Making Jeeps "Safer" with a Trailer Hitch - Fiberglass RV
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Old 06-19-2013, 09:41 AM   #1
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Making Jeeps "Safer" with a Trailer Hitch

Chrysler has now changed directions on the issue of vehicle fires in earlier models of the Grand Cherokee and Patriot SUV's following rear end collisons.

The proposed "fix" is to install a trailer hitch to act as a buffer to add additional protection for the gas tank in rear end collisions. If this works the engineer at Chrysler that thought of it deserves a big bonus for avoiding a much larger retrofit/recall expense.

A safer idea might have been to add not only the hitch, but to give every one a new 13' FGRV to tow so as to provide an even bigger buffer zone to rear end collisions. (LOL)



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Old 06-19-2013, 09:46 AM   #2
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Old 06-19-2013, 10:44 AM   #3
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A "safer idea" would have been to spend a little more time in engineering a safer product and a little less on advertising...
Kinda like driving around in a four wheel drive molotov cocktail-mobile.
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Old 06-19-2013, 02:53 PM   #4
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2 days ago we pulled up to a light and found ourselves behind a Ford Pinto! My wife said, we sure don't want to run into that! Some things never change.
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Old 06-19-2013, 03:19 PM   #5
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So if they put a hitch on it, does it necessarily mean you can tow with it? I had a 1970 Duster with a pin hitch. For the life of me I don't know what the purpose for it was because I bought it used. Did use it to move empty hay wagons around.
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Old 06-19-2013, 05:35 PM   #6
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The wife has a 2004 Cherokee and will be cashing in on the new hitch, but I agree, engineers should have known by now that a gas tank behind the rear axle is dangerous. Thatll teach em.
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Old 06-19-2013, 06:32 PM   #7
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Trust me, there are worse ideas... some 1950s era pickups have/had gas tanks INSIDE the cab. Talk about a gasoline shower waiting to happen.... besides the stink of gas where the rubber neck connects to the tank.

Don't ask me how I know....

Three out of the five vehicles I own, the gas tanks are between the rear axle and rear bumper.
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Old 06-19-2013, 07:19 PM   #8
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I had a 69 Chevy stepside with the tank behind the seat. I never smelled gas while driving but the gascap was right behind the door so fumes went in the cab doing that. Didnt matter then but doesnt sound too good now.
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Old 06-19-2013, 07:28 PM   #9
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Trust me, there are worse ideas... some 1950s era pickups have/had gas tanks INSIDE the cab. Talk about a gasoline shower waiting to happen.... besides the stink of gas where the rubber neck connects to the tank.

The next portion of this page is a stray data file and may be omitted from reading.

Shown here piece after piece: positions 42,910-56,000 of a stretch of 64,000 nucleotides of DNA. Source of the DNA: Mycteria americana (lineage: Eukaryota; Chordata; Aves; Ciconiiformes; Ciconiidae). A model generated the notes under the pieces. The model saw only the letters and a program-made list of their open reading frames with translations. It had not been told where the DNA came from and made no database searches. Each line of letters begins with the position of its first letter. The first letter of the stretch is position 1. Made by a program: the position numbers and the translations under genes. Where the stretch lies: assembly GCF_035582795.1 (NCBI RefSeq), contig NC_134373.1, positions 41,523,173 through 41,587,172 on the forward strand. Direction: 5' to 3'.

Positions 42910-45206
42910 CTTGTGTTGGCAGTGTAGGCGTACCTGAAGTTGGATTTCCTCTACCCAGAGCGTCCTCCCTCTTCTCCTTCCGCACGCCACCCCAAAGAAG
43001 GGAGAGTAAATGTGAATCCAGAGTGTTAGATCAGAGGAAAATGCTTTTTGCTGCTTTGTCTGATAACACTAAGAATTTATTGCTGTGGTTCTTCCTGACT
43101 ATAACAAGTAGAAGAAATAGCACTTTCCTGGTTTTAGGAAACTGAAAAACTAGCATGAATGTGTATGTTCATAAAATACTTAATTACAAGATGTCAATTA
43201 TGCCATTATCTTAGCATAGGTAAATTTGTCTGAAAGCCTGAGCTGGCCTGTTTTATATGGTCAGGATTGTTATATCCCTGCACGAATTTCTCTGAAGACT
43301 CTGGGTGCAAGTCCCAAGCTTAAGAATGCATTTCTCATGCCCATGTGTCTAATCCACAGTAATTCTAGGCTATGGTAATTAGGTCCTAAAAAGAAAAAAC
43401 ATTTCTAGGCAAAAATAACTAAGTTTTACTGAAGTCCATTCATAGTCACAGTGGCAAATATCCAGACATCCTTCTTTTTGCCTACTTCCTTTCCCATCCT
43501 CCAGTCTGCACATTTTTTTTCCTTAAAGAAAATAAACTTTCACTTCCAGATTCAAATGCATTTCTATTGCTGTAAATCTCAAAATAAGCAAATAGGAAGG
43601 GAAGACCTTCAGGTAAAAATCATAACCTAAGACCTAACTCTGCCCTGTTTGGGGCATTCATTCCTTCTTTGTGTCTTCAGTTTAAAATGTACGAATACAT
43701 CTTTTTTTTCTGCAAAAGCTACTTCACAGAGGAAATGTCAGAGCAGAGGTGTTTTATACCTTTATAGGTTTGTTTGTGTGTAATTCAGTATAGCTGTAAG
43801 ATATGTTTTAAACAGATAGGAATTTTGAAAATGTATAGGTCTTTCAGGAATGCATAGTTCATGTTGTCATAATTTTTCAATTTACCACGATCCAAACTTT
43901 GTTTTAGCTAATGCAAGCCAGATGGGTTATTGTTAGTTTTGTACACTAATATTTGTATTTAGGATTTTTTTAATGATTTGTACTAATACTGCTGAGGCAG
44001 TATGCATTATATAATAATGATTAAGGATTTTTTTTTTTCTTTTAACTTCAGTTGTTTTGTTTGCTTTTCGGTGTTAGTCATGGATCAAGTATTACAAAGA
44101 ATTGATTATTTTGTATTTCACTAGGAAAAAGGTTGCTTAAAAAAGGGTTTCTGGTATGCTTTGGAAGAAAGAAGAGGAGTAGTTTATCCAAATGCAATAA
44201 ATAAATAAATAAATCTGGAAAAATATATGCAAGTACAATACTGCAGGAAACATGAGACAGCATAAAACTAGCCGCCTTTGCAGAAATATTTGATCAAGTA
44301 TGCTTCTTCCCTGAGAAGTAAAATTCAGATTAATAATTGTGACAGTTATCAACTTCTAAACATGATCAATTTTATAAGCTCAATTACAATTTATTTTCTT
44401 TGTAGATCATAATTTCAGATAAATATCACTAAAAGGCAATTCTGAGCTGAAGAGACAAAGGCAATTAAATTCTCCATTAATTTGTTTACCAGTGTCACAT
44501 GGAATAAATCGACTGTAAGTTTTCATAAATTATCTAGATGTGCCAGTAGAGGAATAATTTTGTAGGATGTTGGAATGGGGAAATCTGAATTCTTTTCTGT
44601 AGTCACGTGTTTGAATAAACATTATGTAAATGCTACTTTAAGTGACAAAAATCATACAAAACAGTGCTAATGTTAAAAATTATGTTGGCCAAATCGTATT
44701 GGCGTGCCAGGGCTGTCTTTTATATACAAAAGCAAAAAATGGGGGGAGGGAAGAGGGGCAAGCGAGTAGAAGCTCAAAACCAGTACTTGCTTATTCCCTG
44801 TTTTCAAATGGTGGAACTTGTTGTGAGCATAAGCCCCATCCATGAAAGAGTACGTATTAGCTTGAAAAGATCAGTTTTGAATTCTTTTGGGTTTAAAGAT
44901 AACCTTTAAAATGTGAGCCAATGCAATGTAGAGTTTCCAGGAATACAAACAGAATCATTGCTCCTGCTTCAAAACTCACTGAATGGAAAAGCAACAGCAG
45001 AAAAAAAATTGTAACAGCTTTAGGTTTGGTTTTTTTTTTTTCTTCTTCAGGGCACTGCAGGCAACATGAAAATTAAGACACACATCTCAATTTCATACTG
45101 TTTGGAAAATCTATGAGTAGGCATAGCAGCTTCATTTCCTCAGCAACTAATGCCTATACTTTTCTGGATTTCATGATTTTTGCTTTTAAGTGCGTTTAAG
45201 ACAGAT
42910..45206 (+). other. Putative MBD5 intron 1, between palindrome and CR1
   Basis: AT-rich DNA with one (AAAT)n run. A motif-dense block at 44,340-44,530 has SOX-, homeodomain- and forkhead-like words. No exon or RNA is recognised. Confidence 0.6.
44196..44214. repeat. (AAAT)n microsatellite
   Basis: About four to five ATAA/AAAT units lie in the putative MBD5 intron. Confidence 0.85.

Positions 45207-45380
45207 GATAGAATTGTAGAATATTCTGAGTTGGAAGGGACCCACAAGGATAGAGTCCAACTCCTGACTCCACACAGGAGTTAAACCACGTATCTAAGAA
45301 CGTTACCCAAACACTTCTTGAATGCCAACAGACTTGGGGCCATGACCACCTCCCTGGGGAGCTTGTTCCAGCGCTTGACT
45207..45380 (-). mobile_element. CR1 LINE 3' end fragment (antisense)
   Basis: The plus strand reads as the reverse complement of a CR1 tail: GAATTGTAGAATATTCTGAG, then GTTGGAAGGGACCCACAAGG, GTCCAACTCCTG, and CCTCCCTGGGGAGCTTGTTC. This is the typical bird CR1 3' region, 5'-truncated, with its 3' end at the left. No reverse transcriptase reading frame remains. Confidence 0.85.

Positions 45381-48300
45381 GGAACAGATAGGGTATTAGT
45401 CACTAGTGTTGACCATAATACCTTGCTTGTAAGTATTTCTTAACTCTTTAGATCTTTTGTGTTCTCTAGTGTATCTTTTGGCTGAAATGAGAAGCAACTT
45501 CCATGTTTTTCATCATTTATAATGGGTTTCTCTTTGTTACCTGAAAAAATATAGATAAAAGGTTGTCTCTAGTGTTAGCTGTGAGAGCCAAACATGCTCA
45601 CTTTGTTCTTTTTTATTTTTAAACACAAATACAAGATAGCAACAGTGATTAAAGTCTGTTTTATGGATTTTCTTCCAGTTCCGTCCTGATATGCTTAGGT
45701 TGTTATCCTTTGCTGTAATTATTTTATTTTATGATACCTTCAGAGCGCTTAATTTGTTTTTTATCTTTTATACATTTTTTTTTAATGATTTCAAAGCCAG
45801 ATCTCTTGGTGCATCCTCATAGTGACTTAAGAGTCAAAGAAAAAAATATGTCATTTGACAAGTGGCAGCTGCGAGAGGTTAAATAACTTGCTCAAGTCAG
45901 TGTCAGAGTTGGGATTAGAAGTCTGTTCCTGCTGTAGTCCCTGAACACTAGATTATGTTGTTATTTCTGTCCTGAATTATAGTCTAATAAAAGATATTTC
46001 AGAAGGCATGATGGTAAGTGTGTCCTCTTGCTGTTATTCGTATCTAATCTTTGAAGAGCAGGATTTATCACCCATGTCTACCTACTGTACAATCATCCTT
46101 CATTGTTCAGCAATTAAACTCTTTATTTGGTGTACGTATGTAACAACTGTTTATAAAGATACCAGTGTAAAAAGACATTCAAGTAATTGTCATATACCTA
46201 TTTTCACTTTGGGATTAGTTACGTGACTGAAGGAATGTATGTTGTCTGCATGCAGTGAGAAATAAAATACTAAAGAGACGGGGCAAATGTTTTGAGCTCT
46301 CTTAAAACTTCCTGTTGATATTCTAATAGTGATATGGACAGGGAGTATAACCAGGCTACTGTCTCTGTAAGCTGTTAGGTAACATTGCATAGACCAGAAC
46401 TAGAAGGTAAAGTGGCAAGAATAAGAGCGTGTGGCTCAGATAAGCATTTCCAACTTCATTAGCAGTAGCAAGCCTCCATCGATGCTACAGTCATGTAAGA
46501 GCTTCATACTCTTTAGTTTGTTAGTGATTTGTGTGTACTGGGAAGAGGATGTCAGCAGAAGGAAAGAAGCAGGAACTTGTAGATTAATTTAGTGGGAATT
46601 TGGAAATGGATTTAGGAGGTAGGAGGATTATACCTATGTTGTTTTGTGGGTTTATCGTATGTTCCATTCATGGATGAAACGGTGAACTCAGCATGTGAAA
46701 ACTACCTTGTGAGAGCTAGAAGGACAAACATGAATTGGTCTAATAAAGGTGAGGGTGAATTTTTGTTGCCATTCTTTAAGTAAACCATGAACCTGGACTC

Don't ask me how I know....

Three out of the five vehicles I own, the gas tanks are between the rear axle and rear bumper.
Hey, no worse than the old beetles ! The gas tank was in your lap with them !

EDIT: my dear old dad, a WW2 vet always called beetles " Hitler's revenge".

Ha ! ....yes indeed, I spent many miles in a '59 Ford pickup with the gas tank right behind the seat. What a fine vehicle that was ( not ! ) ....six banger, three on the tree, lousy brakes and armstrong steering. And yes, I even towed a few things with it......( scary ! )
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Old 06-19-2013, 07:32 PM   #10
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If you're wondering, lay on your back and LOOK to see where the gas tank is on your tug... you may or may not be surprised.

I'm a former Pinto owner (GREAT CAR). It wasn't where the gas tank was mounted, it was HOW it was mounted. Bolts on the tank straps were aimed at the tank. Hit from the rear end and those bolts punch holes in the tanks. EXACTLY, like the TWO 1967 Ford Mustangs that I still own....
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Old 06-19-2013, 07:53 PM   #11
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If you're wondering, lay on your back and LOOK to see where the gas tank is on your tug... you may or may not be surprised.

I'm a former Pinto owner (GREAT CAR). It wasn't where the gas tank was mounted, it was HOW it was mounted. Bolts on the tank straps were aimed at the tank. Hit from the rear end and those bolts punch holes in the tanks. EXACTLY, like the TWO 1967 Ford Mustangs that I still own....
No surprise here...Nissan Frontier has the tank well in front of the rear axle ( about 18" ) and INSIDE the ladder frame ( REAL vehicles have a FRAME ! ....uh, oh....NOW I've started it )
Best place for it from a safety and weight distribution standpoint.
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Old 06-19-2013, 07:55 PM   #12
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Originally Posted by Donna D. View Post
If you're wondering, lay on your back and LOOK to see where the gas tank is on your tug... you may or may not be surprised.